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    5 days ago
  • Saving lives
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    No Right TurnBy Idiot/Savant
    5 days ago
  • Life in Lock Down: Day 5
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    5 days ago
  • Speaker: Les Gray: the man who told the truth
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    5 days ago
  • Why now? Historical specificity and the perfect storm that has created trans identity politics
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    6 days ago
  • Time for a living wage for supermarket workers
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    6 days ago
  • Hard News: MUSIC: Lockdown Grooves
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    6 days ago
  • A place of greater safety?
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    6 days ago
  • The police and public trust
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    6 days ago
  • Life in Lock Down: Day 4
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    6 days ago
  • COVID-19 vs New Zealand
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    6 days ago
  • 2020 SkS Weekly Climate Change & Global Warming Digest #13
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    6 days ago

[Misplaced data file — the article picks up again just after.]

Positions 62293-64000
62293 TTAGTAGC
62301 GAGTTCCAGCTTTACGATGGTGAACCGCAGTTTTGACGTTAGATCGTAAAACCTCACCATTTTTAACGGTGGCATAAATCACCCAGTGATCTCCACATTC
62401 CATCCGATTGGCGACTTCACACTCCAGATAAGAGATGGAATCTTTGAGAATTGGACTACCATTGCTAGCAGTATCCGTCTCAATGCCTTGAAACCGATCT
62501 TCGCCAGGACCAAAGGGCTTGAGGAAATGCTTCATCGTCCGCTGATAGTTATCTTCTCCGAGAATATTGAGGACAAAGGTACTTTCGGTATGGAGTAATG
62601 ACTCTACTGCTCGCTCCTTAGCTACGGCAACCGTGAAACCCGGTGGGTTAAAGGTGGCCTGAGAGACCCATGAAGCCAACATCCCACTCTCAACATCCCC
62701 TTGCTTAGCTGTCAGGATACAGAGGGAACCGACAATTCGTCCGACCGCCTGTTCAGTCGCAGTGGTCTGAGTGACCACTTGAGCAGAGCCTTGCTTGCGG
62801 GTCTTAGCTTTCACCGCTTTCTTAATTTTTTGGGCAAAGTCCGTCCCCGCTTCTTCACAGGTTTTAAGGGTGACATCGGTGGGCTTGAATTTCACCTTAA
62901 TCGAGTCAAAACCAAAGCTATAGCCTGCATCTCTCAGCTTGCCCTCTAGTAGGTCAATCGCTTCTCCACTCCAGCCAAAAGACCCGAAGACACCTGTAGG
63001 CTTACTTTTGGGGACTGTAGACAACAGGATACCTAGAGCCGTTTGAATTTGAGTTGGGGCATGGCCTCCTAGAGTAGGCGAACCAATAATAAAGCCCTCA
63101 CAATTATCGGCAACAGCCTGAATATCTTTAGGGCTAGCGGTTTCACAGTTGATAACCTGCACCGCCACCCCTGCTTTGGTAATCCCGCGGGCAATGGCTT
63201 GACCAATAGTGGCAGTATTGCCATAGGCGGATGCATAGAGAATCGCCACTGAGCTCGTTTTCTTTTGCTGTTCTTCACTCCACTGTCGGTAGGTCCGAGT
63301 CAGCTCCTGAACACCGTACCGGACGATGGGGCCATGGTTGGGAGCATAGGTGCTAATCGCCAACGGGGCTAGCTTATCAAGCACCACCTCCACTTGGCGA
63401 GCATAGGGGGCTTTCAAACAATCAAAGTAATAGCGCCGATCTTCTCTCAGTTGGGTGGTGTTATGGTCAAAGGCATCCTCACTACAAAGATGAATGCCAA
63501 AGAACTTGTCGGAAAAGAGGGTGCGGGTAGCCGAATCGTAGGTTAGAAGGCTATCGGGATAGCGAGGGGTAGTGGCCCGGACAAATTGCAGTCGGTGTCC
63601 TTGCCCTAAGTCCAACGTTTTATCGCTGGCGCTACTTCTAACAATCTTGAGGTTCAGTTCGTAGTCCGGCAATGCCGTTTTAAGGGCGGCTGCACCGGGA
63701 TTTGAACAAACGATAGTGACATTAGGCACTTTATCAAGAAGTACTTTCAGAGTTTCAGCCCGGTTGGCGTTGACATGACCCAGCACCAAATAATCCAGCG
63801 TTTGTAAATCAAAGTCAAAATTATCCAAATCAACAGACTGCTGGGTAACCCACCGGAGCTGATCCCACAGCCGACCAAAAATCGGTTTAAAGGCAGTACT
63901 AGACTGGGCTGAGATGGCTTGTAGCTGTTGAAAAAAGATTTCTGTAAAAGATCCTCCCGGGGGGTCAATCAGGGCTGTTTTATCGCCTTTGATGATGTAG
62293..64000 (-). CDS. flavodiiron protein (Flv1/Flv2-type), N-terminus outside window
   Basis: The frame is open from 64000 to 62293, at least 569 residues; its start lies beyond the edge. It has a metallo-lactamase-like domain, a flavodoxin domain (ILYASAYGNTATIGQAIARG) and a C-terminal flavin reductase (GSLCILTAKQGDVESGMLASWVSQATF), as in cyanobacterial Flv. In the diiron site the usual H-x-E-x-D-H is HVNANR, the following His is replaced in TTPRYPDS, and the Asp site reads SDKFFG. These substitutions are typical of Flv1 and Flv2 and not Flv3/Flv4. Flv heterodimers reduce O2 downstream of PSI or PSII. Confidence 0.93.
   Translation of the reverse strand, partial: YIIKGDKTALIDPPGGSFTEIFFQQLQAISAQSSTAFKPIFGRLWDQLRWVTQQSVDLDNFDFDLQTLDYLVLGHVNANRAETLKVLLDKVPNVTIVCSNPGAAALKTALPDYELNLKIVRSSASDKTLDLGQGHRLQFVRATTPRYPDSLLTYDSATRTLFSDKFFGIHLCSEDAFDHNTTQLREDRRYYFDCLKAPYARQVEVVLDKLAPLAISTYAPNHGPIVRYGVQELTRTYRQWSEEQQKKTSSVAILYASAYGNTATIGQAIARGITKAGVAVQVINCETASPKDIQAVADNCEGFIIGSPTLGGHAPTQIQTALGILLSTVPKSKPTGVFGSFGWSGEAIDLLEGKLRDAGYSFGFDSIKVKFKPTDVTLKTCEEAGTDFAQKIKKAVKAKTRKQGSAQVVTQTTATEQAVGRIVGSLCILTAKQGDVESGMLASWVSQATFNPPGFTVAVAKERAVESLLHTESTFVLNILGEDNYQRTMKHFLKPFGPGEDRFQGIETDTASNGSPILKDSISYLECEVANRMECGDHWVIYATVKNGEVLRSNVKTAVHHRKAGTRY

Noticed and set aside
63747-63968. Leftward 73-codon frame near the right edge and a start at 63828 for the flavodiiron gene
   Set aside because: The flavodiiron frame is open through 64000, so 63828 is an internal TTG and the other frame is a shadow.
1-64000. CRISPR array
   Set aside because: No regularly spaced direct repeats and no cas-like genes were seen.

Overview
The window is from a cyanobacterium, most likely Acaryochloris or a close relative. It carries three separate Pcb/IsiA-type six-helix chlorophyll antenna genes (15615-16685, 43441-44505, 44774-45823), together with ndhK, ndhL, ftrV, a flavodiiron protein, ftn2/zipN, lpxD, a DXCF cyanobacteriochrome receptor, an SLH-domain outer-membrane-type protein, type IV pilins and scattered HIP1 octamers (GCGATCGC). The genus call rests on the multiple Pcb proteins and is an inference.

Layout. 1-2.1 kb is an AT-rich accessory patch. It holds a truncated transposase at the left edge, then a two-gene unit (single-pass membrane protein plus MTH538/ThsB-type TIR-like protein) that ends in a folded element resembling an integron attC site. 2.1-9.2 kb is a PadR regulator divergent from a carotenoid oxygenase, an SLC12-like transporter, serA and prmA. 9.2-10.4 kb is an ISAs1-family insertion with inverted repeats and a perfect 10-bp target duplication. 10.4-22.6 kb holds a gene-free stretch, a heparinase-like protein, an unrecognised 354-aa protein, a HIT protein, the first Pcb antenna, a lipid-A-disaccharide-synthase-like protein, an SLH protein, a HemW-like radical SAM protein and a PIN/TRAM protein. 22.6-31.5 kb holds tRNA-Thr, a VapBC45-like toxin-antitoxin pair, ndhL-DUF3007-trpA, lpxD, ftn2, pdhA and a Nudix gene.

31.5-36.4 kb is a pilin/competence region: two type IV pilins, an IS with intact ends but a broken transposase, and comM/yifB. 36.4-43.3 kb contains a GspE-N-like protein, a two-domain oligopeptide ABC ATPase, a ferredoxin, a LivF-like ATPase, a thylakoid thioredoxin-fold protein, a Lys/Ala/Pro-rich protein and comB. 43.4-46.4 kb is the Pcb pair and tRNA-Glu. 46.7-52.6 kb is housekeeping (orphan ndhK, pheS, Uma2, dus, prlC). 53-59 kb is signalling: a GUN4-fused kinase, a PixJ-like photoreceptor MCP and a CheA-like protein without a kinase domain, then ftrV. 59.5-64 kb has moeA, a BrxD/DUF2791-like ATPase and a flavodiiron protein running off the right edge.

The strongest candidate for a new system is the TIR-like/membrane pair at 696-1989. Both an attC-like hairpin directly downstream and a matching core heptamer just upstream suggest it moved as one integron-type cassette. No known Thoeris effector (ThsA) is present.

• Rāhui day 4
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    6 days ago
  • Letter to a friend
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    RedlineBy Daphna
    6 days ago
  • Life in Lock Down: Day 3
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    Frankly SpeakingBy Frank Macskasy
    7 days ago
  • 2020 SkS Weekly Climate Change & Global Warming News Roundup #13
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    1 week ago
  • Rāhui day 3
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    1 week ago
  • A test of civil society.
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    1 week ago
  • Life in Lock Down: Day 2
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    Frankly SpeakingBy Frank Macskasy
    1 week ago
  • How Do You Feel? What Do You Think?
    Fortune's Children: Under extraordinary pressure, the leader of the Government and the leader of the Opposition will each show us what they are made of. Have they been blessed with intelligence, grace, wit, poise, toughness, empathy and humour – and in what measure? More importantly, to what extent have they ...
    1 week ago
  • Landlords are NOT an essential service
    If you’ve ever had the misfortune of having to rent a property on the open market in New Zealand, which is one of the most expensive in the entire world, you’ll likely be keenly aware of just how arrogant and entitled landlords and their real estate agents can be.Unfortunately for ...
    1 week ago
  • A “new Society” post-COVID19 will definitely emerge. The question is: on what path?
    Society-wise, aside from the specific morbidity shall we say of the medically-oriented aspects of this COVID-19 crisis, what is unfolding before the world is in more than one way an instructive study of humanity and reactions to a high intensity, high stress environment in real time. Friends, we are at ...